VII. Victims’ right to remedies

11. Remedies for gross violations of international human rights law and serious violations of international humanitarian law include the victim’s right to the following as provided for under international law:

(a) Equal and effective access to justice;

(b) Adequate, effective and prompt reparation for harm suffered;

(c) Access to relevant information concerning violations and reparation mechanisms.

We must end Monsanto’s colonisation, it’s enslavement of famers – for whom the only escape from the Monsanto treadmill is suicide. We must not allow Monsanto to profit from the loss of innocent lives. Private enterprise cannot be allowed to profit from global public risk. Real lives are more valuable than fake patents. This illegal takeover of our food, our seeds and our democracies, and the killing of farmers must be stopped.

Sign the Declaration on Seed Freedom

And you can sign the open letter to President Obama and PM Modi here.

Further information:


Food Sovereignty

Seeds of Doubt Monsanto never had Bt cotton patent

Price Control on Bt Cotton Seeds in India: Impact on Seed Providers

Bt Cotton and Farmer Suicides in India – Reviewing the Evidence

MRTP Verdict against Monsanto hailed.

Behind India’s ‘Epidemic’ Of Farmer Suicides

Chronology of Bt Cotton in India

Bombay HC upholds Maharashtra Seed Act, delivers blow to industry

Deconstructing Indian cotton: weather, yields, and suicides

How India became a Bt Cotton Country

Farmers suicide rates soar above the rest

UCLA – 300,000 Farmers Suicides

Categories: Ecological News

Vandana Shiva — Why Do I Care about Climate

Navdanya Diary - Wed, 07/22/2015 - 15:08

On the occasion of the Summit of Conscience, July 21 in Paris, Dr Vandana Shiva shares her commitment to the fight against global warming.

Webpage with more details: https://www.whydoicare.org/en/temoignage_view?temoignage=07d8e73f45d74badad5f13adc7c5d1ad

Taking part in the Summit of Conscience, which was held on July 21st in Paris, several well-known personalities share why they care about climate. Why get mobilized for it? Why is it important for them?

Find all videos on https://www.whydoicare.org/en/home and share the reason why you do care too.


Learn more

The Summit of Conscience in 3 minutes


Video: the Summit of Conscience


July 21st in pictures



Categories: Ecological News

Farmers suicide statistics is a reflection of the terrible agrarian crisis that prevails in India

Ground Reality - Wed, 07/22/2015 - 10:33

Despite all efforts to paint a rosy picture, the latest compilation of farmer suicide statistics for 2014 by the National Crime Record Bureau clearly brings out the dark underbelly of Indian agriculture. With 12,360 farmer suicides recorded in 2014, it only shows that one farmer commits suicide somewhere in the country every 42 minutes.
Although the NCRB has made a valiant effort to segregate the farm suicides figures into two categories – farmer, and agricultural workers -- to show that farm suicides rate has fallen by 67 per cent, the fact remains that historically farm labourers have been counted as part of the farming category. Adding both the figures – 5,650 farmers and 6,710 agricultural workers – the death toll in agriculture for 2014 comes to 12,360, which is higher by 5 per cent over the 2013 farm suicide figures.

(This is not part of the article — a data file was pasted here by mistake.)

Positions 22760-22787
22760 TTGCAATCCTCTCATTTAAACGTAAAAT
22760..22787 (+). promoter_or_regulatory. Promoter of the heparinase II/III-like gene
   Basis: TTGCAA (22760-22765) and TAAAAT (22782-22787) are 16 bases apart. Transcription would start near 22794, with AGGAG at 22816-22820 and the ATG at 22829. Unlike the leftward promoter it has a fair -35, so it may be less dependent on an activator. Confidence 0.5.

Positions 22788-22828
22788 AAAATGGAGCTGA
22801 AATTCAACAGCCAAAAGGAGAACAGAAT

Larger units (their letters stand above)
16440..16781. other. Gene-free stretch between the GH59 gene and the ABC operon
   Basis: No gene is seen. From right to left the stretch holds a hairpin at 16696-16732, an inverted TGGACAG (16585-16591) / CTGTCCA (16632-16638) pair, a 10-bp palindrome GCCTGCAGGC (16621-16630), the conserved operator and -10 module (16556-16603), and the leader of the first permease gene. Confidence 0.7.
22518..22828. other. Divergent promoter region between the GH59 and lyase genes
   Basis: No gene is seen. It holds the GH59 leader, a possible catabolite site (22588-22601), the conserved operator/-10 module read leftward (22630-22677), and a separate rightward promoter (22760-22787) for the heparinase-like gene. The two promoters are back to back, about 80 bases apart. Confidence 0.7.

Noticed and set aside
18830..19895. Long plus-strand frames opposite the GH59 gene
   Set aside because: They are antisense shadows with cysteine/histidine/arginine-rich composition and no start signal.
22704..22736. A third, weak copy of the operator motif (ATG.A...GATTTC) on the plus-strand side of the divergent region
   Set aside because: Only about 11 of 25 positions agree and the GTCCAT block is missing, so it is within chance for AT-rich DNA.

The serial death dance on the farm is a grave reflection of the terrible agrarian crisis that continues in farming for several decades now. While every successive government – both at the centre and in the States – have made tall promises to resurrect agriculture, the swing in farm suicide figures shows the callous and deliberate neglect of a sector that employs 60-crore people. Farmers have been very conveniently used for only two political purposes – as a vote bank and as a land bank.
Not showing any signs of petering off, a renewed spurt in suicides is now been witnessed in Uttar Pradesh, Karnataka, Maharashtra, Punjab and Haryana for the past few months.
In 2014, the NCRB data tells us that a third of the total suicides – 4,004 – took place in Maharashtra, followed by Telengana with 1,347 suicides. Reading between the lines, it becomes apparent that there is a visible effort to downplay the suicide figures by almost all states, including Punjab, the food bowl of the country. This follows a trend that Chhatisgarh started in 2011 when it started showing zero farm suicides. After record zero suicides for 2011, 4 in 2012 and again zero in 2013, Chhattisgarh now shows a sudden jump in farm suicides to 755 in 2014.  
In Punjab, as per NCRB data, only 22 farmers committed suicide in 2014. Add agricultural workers, and the final suicide toll comes to 64. This is a gross under-reporting of the real situation that exists. Panchayat records in just four villages of Sangrur and Mansa districts in Punjab show 607 suicides in past five years, with 29 deaths recorded between November 2014 and April 2015. Similarly, in Maharashtra, the Vidharbha Jan Andolan Samiti has contested the NCRB data. Several gaps in the counting methodology, including difficulty in putting women deaths in the farmer category since the in most cases the land is not in their names has time and again been brought out.